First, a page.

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Simply put, anxiety is the energy we feel to solve a problem. It’s an alarm system to tell us that something may be wrong and that we need to go into action.

The problem is that we can begin to build negative belief systems and thoughts about how we feel and behave. A healthy guilt can be okay when we are thinking or behaving in a manner that is inappropriate for creating and maintaining healthy relationships. Shame on the other hand tells you that it’s not your behavior that is horrible, YOU are horrible. Shame is a termite that can perpetuate the deterioration of a healthy soul. When you are at dissonance from within anxiety can be exacerbated.

How are we viewing our anxiety? What do we believe about anxiety? Do we have a choice to reframe our feelings of anxiety and the negative thoughts that follow it? Anxiety can begin to become this boogeyman hiding in the shadows waiting to overtake our minds and bodies. It can enslave us. The more it takes hold of our thoughts and behaviors, the more control we try to take back. We often lose the battle for control over our anxiety and that reinforces the belief that ALL anxiety is bad and controlling over our lives.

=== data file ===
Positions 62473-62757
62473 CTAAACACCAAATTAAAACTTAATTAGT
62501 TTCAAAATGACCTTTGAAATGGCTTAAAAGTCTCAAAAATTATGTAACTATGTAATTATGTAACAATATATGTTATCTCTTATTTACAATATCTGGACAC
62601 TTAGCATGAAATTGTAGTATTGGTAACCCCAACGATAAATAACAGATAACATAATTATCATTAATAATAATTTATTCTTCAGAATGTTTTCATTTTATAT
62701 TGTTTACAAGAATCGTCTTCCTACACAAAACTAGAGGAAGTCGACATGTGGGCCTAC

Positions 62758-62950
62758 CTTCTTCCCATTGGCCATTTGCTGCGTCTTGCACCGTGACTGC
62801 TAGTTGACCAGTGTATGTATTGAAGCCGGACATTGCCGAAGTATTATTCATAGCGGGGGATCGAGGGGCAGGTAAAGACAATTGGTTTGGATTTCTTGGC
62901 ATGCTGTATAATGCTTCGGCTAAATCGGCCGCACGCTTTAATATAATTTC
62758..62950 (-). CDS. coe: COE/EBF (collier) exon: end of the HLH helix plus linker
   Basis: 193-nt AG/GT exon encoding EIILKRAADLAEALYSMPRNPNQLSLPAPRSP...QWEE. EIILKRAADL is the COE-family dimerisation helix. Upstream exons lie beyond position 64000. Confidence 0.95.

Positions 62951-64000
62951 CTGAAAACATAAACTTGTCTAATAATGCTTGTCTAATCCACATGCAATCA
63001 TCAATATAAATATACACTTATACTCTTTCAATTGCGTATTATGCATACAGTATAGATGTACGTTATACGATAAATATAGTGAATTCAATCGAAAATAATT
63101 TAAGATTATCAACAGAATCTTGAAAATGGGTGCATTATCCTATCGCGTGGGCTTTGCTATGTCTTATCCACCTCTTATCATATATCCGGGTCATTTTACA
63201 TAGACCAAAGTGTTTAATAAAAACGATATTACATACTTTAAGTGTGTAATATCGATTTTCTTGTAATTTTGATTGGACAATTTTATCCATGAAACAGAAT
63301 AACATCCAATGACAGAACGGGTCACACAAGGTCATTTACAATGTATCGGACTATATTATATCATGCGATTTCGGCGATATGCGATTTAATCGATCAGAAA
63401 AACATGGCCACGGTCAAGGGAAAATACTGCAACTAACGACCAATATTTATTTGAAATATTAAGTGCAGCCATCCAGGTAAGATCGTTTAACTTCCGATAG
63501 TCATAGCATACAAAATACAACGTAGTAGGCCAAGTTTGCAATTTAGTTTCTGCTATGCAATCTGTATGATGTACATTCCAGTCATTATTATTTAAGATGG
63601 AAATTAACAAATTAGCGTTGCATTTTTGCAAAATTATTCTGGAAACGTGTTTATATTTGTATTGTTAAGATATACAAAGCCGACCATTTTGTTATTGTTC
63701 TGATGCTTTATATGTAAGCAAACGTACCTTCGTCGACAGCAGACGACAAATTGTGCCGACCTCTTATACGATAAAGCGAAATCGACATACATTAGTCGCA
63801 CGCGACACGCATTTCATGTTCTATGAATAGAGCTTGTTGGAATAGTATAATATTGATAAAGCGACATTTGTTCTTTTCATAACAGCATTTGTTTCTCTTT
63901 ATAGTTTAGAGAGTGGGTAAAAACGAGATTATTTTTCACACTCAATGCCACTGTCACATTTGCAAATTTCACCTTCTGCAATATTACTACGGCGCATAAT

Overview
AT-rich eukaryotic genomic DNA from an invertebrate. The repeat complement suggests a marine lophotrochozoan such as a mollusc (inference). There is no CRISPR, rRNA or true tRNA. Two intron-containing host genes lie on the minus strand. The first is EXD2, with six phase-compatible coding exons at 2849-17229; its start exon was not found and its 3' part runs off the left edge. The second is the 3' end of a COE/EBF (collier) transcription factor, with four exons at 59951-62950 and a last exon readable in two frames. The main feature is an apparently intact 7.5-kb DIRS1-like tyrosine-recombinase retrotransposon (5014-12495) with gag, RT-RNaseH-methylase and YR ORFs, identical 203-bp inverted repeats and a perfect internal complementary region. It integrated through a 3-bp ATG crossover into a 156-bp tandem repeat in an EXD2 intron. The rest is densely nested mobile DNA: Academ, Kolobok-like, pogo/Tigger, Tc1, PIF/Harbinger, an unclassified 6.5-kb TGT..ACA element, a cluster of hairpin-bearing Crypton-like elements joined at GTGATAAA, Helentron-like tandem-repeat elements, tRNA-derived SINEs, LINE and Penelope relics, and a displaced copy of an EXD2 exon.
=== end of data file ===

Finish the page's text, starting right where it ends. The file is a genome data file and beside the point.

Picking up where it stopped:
We must take anxiety and the thoughts and behaviors associated with it to trial. We must become the defense, the prosecution, the jury, and the judge to challenge negative beliefs and thoughts that create our consequences. The first step is to bring the belief that all anxiety is bad to the conscious world where we can at least ponder it in the light so that we can expose it for what it really is.

Your deep-set beliefs about anxiety can greatly affect your unconscious and automatic thoughts. Your unconscious and automatic thought life drives how you feel and behave. If you learned that all anxiety is terrifying, then all anxiety is terrifying; unless you begin to challenge your thoughts and come to an understanding that there is a possibility that not all anxiety is debilitating and that it may be helpful at times. We want to avoid the self-destructive behavior that anxiety can cause because of our perceptions. We cannot change events; we can reframe our perceptions. It takes work. If you aren’t willing to work, you aren’t willing to change. You will stay stuck in a place where your negative beliefs and automatic thoughts about anxiety will forever run your life.

Challenging your beliefs and thoughts is easier said than done and no one expects you to do it alone. Vulnerability is the key. Begin the process by just becoming aware of how you view anxiety and share that with someone you trust.

“Unless we are able to get to the deep places within ourselves, we are destined to live lives influenced by the residue of the past.” – M. Baker

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